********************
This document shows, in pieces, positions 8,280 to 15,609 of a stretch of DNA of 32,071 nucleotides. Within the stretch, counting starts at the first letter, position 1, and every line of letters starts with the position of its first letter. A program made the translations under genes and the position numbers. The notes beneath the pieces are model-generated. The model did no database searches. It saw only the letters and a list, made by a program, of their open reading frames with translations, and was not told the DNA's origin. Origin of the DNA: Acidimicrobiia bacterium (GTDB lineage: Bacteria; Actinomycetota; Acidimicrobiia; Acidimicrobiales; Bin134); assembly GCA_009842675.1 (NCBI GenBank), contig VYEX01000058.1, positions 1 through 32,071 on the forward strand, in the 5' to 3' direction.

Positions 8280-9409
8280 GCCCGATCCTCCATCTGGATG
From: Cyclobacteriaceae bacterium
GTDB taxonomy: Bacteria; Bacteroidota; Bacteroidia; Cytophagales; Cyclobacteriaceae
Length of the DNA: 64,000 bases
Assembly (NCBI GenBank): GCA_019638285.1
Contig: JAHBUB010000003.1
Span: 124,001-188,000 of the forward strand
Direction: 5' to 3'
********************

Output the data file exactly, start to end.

This document shows, in pieces, positions 8,280 to 15,609 of a stretch of DNA of 32,071 nucleotides. Within the stretch, counting starts at the first letter, position 1, and every line of letters starts with the position of its first letter. A program made the translations under genes and the position numbers. The notes beneath the pieces are model-generated. The model did no database searches. It saw only the letters and a list, made by a program, of their open reading frames with translations, and was not told the DNA's origin. Origin of the DNA: Acidimicrobiia bacterium (GTDB lineage: Bacteria; Actinomycetota; Acidimicrobiia; Acidimicrobiales; Bin134); assembly GCA_009842675.1 (NCBI GenBank), contig VYEX01000058.1, positions 1 through 32,071 on the forward strand, in the 5' to 3' direction.

Positions 8280-9409
8280 GCCCGATCCTCCATCTGGATG
From: Cyclobacteriaceae bacterium
GTDB taxonomy: Bacteria; Bacteroidota; Bacteroidia; Cytophagales; Cyclobacteriaceae
Length of the DNA: 64,000 bases
Assembly (NCBI GenBank): GCA_019638285.1
Contig: JAHBUB010000003.1
Span: 124,001-188,000 of the forward strand
Direction: 5' to 3'